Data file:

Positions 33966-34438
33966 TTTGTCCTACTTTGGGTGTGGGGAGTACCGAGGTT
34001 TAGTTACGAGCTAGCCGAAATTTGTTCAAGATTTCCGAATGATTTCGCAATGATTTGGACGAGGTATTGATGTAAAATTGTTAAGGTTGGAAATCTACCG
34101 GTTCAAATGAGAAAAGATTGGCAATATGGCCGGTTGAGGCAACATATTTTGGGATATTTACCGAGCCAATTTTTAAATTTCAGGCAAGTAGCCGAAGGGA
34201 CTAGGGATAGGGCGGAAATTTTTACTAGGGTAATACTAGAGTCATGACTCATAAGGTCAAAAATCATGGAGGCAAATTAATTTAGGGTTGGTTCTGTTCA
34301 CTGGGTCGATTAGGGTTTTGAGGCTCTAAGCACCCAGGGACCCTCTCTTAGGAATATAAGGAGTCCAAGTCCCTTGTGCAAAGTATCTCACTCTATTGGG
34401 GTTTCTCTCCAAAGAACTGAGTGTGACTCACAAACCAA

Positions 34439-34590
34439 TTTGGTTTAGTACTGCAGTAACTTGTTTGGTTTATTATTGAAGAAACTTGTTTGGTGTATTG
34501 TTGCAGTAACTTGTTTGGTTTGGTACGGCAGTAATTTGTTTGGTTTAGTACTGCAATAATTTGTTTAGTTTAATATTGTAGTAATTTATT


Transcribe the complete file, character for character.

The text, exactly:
Positions 33966-34438
33966 TTTGTCCTACTTTGGGTGTGGGGAGTACCGAGGTT
34001 TAGTTACGAGCTAGCCGAAATTTGTTCAAGATTTCCGAATGATTTCGCAATGATTTGGACGAGGTATTGATGTAAAATTGTTAAGGTTGGAAATCTACCG
34101 GTTCAAATGAGAAAAGATTGGCAATATGGCCGGTTGAGGCAACATATTTTGGGATATTTACCGAGCCAATTTTTAAATTTCAGGCAAGTAGCCGAAGGGA
34201 CTAGGGATAGGGCGGAAATTTTTACTAGGGTAATACTAGAGTCATGACTCATAAGGTCAAAAATCATGGAGGCAAATTAATTTAGGGTTGGTTCTGTTCA
34301 CTGGGTCGATTAGGGTTTTGAGGCTCTAAGCACCCAGGGACCCTCTCTTAGGAATATAAGGAGTCCAAGTCCCTTGTGCAAAGTATCTCACTCTATTGGG
34401 GTTTCTCTCCAAAGAACTGAGTGTGACTCACAAACCAA

Positions 34439-34590
34439 TTTGGTTTAGTACTGCAGTAACTTGTTTGGTTTATTATTGAAGAAACTTGTTTGGTGTATTG
34501 TTGCAGTAACTTGTTTGGTTTGGTACGGCAGTAATTTGTTTGGTTTAGTACTGCAATAATTTGTTTAGTTTAATATTGTAGTAATTTATT